Energy efficient planning


We are often asked about our preferences for heating and ventilation systems for new homes. There is no right answer to this question. With so many advances in materials, processes, engineering and practices, there are dozens of ways to design solutions that meet your particular needs, preferences, and budget.

A home needs to be thought of as a system where all elements – heating, ventilation, insulation, mechanical, and so on – work together to create an optimum living environment. It is not practical to evaluate systems in isolation.

That said, if you are still wondering what a Paragon would do to achieve the best level of comfort at the most reasonable price, here is what we often propose in order to supplement what is already specified in the builder’s code:

Insulation and Wrapping

  • 2” styrofoam insulation under the basement slab and 1” on walls to reduce heat loss/improve comfort
  • Upgrade to R50 in ceilings (R40 is standard) to improve overall R-value
  • Icynene or equivalent foam at all rims/perimeters to reduce heat losses
  • Blueskin or equivalent weather barrier tape around windows and doors
  • Styrofoam insulated foundation walls, where applicable (e.g., walkouts)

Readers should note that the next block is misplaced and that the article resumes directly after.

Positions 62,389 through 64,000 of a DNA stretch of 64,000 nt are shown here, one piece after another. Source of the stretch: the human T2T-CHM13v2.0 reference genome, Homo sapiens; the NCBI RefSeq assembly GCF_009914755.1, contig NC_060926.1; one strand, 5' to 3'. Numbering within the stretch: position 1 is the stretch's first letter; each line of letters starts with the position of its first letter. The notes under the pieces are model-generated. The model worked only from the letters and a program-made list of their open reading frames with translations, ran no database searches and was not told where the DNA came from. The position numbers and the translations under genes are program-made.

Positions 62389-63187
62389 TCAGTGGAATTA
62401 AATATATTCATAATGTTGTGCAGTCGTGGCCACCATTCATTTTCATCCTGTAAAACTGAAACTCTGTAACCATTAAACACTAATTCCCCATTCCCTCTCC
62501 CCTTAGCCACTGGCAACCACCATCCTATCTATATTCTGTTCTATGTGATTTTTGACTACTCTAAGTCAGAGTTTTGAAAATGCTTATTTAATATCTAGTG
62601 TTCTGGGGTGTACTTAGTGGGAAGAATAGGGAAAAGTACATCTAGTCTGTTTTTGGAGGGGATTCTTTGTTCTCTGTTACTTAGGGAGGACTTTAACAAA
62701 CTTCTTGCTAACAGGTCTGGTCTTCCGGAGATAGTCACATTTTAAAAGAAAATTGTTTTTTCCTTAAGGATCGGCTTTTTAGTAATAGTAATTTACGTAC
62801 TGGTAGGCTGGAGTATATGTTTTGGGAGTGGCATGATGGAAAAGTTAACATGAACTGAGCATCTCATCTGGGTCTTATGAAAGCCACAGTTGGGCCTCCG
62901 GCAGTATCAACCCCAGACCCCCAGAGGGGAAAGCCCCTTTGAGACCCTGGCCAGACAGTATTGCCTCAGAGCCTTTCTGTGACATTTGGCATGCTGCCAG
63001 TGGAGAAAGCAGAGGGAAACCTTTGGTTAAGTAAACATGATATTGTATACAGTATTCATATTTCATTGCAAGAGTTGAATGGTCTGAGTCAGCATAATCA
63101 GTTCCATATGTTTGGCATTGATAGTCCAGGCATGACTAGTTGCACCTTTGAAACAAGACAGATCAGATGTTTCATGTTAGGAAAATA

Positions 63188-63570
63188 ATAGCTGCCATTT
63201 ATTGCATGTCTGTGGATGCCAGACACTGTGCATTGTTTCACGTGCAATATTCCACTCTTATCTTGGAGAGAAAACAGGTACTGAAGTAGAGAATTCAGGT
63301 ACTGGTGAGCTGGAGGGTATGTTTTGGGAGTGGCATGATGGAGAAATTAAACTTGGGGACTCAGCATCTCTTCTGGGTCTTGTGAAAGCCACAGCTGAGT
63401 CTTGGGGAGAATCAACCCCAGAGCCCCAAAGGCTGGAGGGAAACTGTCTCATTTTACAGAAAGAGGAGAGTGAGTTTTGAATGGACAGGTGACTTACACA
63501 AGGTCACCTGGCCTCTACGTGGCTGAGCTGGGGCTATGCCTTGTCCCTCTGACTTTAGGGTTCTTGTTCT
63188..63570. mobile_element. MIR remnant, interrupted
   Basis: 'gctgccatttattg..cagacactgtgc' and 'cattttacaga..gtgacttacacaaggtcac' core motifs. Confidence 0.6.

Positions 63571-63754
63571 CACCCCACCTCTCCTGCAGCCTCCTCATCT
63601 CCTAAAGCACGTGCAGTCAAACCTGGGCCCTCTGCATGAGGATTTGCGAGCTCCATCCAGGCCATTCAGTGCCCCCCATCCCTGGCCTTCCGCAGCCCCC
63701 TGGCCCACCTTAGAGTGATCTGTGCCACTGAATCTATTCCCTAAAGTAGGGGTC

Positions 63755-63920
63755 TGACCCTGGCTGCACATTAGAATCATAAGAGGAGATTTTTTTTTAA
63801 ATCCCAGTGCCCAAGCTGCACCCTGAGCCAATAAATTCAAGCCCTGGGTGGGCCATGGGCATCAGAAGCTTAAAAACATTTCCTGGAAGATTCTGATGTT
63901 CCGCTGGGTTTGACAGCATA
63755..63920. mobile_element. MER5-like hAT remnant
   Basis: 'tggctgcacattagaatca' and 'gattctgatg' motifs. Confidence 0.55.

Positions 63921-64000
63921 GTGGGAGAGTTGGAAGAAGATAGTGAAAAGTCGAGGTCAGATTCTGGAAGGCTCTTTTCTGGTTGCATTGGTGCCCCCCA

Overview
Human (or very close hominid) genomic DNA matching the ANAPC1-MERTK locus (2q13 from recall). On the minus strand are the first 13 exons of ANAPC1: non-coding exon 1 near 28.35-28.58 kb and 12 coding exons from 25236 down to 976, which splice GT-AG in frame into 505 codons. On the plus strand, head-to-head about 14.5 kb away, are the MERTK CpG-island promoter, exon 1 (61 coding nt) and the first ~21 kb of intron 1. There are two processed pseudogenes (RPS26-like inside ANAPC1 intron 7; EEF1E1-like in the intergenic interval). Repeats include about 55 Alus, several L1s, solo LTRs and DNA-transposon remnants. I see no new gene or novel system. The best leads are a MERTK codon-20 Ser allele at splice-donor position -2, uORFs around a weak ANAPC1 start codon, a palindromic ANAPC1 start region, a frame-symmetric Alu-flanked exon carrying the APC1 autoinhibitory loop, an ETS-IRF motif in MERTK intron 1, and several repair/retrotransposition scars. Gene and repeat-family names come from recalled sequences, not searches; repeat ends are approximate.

Heating and Ventilation Systems

  • Central gas heating system sized to requirements
  • Programmable thermostats
  • Diffusers for basement heating ducts for better heat distribution
  • Baffled ductwork on heating trunks to reduce noise
  • Upgraded HRV system to optimize air quality/balance
  • HRV system run on separate 4 inch duct system as opposed sharing ducts
  • Energy efficient gas appliances (hot water tank, stove, dryer, BBQ)

Best Practices

  • Design for natural solar gain wherever possible
  • Continuous vapor barrier and house wrap per code
  • All joints to have acoustic caulking and tape on over wrap.
  • All ductwork to be taped and checked and balance the system
  • Proper sealing of all grates to be ensured
  • Use of best trades following best practices for all elements of the construction

Often, if not most of the time, the budget will define what is achievable. It is important to remember that all homes nowadays that are built to code following best practices will yield very good energy ratings.

Natural Resources Canada’s EnerGuide rating system data for example suggests that homes built before 1983 have an average EnerGuide rating of 61, whereas homes built after 1995 average 70 (the rating system evaluates the energy efficiency of a home). Today’s homes are better built, to tighter standards, with higher-performing materials. How far you wish to improve on this is a function of personal preferences, your budget, and a practical analysis of the expected payback.